‘Turtle Whisperer’ Turns Poachers Into Allies

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A conservationist working to save endangered sea turtles is
taking a counterintuitive approach—he’s befriending the poachers. Alexander
Gaos, dubbed “the turtle
” in Conservation
magazine, has found 500 new eastern Pacific hawksbill turtle nesting sites in El
Salvador and Nicaragua by forging ties, and trust, with the local fishermen who
know the terrain better than anyone else.

He tells Conservation:

“These were folks who thought of “conservationists”
as people who got you thrown in jail, got your beach closed, and turned it into
a turtle project. I tried to tell them I was not there to take names, call the
cops, or bag on them for eating turtle eggs. When they asked me whether I ate
turtle eggs, I sometimes told them: “Yes, sure, I’m not going to lie to you.”
Then I’d challenge them, telling them that scientists thought hawksbills were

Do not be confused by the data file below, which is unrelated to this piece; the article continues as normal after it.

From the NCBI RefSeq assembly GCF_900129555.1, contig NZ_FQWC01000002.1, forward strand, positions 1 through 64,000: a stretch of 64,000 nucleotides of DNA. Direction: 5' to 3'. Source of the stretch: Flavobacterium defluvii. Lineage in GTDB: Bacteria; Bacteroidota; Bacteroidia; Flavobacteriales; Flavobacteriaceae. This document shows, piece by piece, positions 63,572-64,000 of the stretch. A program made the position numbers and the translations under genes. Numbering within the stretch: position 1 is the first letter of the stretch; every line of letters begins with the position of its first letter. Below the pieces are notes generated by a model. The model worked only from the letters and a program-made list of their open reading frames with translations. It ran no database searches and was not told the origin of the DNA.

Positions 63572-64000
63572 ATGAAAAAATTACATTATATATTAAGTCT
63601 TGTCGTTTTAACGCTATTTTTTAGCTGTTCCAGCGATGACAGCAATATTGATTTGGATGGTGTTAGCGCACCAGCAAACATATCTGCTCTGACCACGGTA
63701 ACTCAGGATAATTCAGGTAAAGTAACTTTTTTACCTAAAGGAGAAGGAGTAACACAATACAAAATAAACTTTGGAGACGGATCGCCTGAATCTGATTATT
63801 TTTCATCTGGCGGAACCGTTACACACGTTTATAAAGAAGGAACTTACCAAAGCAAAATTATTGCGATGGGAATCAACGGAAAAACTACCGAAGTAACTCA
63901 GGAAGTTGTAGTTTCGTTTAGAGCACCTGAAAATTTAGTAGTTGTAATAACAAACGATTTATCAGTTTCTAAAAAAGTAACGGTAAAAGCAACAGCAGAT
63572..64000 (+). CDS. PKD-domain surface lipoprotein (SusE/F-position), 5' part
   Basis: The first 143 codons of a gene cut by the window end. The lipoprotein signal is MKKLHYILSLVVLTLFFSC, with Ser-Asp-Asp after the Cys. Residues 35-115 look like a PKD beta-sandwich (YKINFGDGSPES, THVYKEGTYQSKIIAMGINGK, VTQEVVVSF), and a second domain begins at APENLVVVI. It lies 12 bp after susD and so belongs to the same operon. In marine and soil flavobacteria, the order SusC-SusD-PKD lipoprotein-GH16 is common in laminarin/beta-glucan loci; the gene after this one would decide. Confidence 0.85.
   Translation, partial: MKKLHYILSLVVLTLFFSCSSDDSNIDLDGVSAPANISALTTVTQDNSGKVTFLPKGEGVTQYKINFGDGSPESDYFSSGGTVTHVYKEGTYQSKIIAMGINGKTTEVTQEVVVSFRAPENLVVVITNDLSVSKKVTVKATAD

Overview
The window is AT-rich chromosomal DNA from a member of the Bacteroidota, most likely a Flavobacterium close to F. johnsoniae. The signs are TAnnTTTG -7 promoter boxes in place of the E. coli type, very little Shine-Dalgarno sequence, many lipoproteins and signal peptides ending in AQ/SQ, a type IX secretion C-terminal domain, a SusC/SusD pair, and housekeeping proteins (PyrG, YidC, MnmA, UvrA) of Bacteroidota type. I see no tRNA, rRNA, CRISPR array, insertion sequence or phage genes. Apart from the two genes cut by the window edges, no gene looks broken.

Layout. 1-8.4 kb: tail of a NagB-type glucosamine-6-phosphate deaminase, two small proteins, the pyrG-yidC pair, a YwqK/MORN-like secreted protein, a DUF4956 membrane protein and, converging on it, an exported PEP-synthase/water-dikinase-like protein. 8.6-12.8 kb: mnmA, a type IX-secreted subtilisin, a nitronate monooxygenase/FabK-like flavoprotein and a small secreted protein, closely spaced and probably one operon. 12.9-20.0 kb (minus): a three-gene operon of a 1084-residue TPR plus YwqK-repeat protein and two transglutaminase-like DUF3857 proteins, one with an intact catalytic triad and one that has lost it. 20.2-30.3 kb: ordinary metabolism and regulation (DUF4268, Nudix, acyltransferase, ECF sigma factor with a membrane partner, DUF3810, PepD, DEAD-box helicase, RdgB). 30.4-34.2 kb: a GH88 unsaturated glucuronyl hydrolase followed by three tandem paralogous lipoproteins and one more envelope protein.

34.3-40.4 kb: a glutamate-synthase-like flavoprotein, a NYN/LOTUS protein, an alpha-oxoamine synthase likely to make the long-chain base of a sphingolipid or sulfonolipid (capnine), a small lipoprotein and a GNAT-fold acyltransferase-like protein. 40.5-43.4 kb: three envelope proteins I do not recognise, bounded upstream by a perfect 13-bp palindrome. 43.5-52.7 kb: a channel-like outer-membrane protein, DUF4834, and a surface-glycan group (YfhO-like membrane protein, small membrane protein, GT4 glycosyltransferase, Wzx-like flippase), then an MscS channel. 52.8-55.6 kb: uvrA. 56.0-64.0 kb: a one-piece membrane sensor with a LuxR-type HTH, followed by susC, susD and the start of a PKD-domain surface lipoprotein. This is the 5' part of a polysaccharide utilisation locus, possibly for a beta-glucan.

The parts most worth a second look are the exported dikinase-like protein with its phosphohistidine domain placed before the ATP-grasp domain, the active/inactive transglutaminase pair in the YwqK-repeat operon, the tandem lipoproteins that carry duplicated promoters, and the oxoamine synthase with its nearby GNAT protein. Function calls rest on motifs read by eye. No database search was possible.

extinct. They’d say: “No, they’re rare, but still around . . . we’ll take you
out to see them.””

Sometimes cash is part of the equation. In Nicaragua, Gaos’
conservation organization, the Eastern Pacific Hawksbill Initiative, is paying
a fishing cooperative $40 for every nest sight its members protect.

Gaos explains why he makes the effort to work with poachers
and fishermen:

“Because they have already pushed hawksbills very
close to extinction, and they aren’t slowing down. Because there’s just no way
you are going to find your way around those places if you don’t have the locals
helping you.”

Source: Conservation 

Image by chucklepix (Steve),
licensed under Creative Commons.

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